All the ICCs reached significant (P < 0.01)
In this study, we sought to investigate the reproducibility of various LA strain analyses obtained using VSS (VSSLV) and VIS (VISLV and VISLA), and evaluate the agreement between the methods. The main results of this study are that (1) when comparing VSS (VSSLV) and VIS (VISLV and VISLA), the absolute values of the CoV for strain measured by VSS were larger than those measured by VIS. In addition, the ICC between VIS and VSS indicated that the measurement reliability was weak (generally < 0.6). However, when comparing strain measured between VISLA and VISLV, the bias and CV were smaller, and reliability was good. Therefor measuring LA strain across the different vendors is not recommended. (2) The reproducibility of inter-observer and intra-observer measurement within the same software was good. The CoV were minor and < 10% , and Bland-Altman analysis suggested that the bias of 3 software was small and the ranges of consistency were stable. VSS have no obvious advantages compared with VIS, and measurements derived from VISLA had the smallest bias. (3) Strain values were correlated with patient baseline clinical characteristics. The measurements obtained with the same software were more consistent than those obtained with different software, which might influence the analysis of the results clinically. These findings are important in view of future clinical applications of 2D-STE, particularly for patient diagnosis and follow-up in centers where there are a diversity of cardiac ultrasound systems.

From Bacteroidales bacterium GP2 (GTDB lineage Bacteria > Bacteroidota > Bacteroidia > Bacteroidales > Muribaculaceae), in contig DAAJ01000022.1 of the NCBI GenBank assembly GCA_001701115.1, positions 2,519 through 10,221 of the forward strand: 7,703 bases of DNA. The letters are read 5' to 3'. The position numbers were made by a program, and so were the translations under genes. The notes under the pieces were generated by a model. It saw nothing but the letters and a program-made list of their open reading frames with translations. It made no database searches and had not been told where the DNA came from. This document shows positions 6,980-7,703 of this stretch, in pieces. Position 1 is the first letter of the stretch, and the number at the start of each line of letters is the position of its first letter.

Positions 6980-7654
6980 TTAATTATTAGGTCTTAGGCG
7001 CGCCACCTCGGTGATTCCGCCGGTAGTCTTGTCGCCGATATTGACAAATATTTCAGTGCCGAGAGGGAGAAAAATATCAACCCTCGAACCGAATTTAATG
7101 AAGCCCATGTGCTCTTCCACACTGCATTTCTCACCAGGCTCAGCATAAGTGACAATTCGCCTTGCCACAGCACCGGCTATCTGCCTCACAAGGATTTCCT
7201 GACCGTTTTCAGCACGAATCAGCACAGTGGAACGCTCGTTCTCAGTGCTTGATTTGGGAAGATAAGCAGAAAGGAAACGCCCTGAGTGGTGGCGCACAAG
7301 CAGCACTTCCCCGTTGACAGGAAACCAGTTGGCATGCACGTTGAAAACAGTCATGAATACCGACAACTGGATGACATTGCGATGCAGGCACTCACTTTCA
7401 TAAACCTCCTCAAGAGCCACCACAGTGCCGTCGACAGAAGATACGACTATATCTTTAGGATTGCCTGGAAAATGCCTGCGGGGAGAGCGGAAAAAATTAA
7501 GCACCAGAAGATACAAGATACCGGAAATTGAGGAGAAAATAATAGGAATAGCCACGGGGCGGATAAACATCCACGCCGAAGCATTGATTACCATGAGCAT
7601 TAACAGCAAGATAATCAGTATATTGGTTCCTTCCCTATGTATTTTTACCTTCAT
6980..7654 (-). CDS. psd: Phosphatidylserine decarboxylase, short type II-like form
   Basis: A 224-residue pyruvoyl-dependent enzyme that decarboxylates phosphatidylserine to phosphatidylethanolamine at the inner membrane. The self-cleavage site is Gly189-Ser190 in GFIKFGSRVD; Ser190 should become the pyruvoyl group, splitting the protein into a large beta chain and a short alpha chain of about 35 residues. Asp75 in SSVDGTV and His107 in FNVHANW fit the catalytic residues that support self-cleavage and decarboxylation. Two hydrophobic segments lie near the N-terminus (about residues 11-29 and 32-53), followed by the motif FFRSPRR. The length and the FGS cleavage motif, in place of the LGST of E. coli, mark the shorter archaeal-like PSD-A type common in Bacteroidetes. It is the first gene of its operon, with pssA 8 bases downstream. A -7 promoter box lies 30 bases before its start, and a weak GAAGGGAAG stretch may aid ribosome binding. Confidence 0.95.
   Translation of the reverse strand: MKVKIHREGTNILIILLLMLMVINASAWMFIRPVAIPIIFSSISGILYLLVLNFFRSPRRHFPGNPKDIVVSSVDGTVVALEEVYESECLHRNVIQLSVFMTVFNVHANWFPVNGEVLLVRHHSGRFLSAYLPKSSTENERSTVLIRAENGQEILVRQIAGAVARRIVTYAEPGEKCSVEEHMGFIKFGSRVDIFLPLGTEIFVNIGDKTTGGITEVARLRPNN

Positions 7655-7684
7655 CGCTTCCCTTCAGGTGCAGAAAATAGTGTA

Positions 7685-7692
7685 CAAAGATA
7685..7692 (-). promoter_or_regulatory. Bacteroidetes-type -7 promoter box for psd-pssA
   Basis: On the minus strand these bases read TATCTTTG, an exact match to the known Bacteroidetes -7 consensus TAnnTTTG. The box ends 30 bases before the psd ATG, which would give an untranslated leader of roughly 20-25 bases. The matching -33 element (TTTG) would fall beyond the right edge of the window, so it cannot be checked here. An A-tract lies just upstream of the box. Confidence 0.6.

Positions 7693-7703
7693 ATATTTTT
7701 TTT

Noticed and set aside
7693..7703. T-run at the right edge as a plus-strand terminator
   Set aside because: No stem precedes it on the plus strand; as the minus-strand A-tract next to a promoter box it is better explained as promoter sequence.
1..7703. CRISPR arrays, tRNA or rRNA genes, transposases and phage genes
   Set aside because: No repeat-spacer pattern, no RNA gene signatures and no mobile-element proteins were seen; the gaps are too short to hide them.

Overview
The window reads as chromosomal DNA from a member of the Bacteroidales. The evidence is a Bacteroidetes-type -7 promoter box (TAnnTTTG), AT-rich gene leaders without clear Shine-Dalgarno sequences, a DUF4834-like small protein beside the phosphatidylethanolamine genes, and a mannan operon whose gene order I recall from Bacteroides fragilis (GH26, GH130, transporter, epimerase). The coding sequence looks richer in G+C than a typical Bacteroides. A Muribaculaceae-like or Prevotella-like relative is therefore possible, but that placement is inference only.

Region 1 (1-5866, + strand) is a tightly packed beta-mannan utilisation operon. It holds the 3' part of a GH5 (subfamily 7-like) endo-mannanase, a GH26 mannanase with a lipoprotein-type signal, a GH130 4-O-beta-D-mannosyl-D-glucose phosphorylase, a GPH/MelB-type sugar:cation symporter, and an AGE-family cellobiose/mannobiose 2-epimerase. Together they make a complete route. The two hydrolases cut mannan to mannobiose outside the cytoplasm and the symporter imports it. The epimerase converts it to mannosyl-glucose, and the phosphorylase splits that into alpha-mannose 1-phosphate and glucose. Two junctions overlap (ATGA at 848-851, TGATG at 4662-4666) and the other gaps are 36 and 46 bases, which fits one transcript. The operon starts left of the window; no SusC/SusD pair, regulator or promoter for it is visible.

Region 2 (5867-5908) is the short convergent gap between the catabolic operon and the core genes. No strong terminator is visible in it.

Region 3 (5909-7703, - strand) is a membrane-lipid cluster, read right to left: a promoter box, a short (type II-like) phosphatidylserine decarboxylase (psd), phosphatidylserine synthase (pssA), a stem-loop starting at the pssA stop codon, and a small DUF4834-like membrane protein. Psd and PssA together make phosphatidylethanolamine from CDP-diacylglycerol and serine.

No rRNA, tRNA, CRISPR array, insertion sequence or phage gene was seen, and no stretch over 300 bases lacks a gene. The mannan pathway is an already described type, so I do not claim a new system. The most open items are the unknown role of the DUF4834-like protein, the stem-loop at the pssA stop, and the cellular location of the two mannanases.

In a study of similar design focusing on LV and RV strain , the authors found there was good reproducibility for global longitudinal strain, but only moderate reproducibility for circumferential strain and poor reproducibility for radial strain when comparing LV strain, and good reproducibility across different ultrasound platforms and software packages when comparing the RV strain . The main contractile direction of the left atrium is longitudinal , and it is reasonable to posit that Sct had a smaller bias and CoV across different ultrasound platforms and software packages than Sr and Scd. The strain values measured were generally correlated with baseline clinical characteristics. However, when measuring Scd and Sr with different software, differences of the correlation coefficients were prominent. And even with improved observer reliability, the intra-observer differences between Scd and Sr measured by VISLV and VISLA was still significant, while there was no significant intra-observer difference in the repeated measurements by the same software. A consensus has been reached that the relative variation in strain measurements among different software should not exceed 10% . We believe 10% is a proper reference, and found the variations between VIS and VSS ranged from 31.16 to 42.76%, while that compared within VIS did not exceed 10%. Therefore, we suggest different software are not interchangeable when analyzing 2D strain data to assess LA strain from the same subjects.
Compared with measurements derived from VIS, those from VSS had large bias and a wide 95% consistency range, while within VIS the bias was small and the consistency range was relatively narrow. We believe the differences of CoV and bias between VIS and VSS are due to dissimilarity in ROI [26, 27]. During tracing of the left atrium, VSS tracks speckles from the mid-myocardium, while VIS determines strain from the endocardium. Therefore, a full-thickness ROI will be placed by VSS. With VIS, the line placed is slightly within the endocardial wall. Variation in exact placement of the ROI will cause variation in longitudinal strain values, as longitudinal strain decreases from the endocardium to the epicardium [28, 29]. It is also important to know that the different software use different algorithms to calculate deformation and express the results. However, the algorithms are not publically disclosed.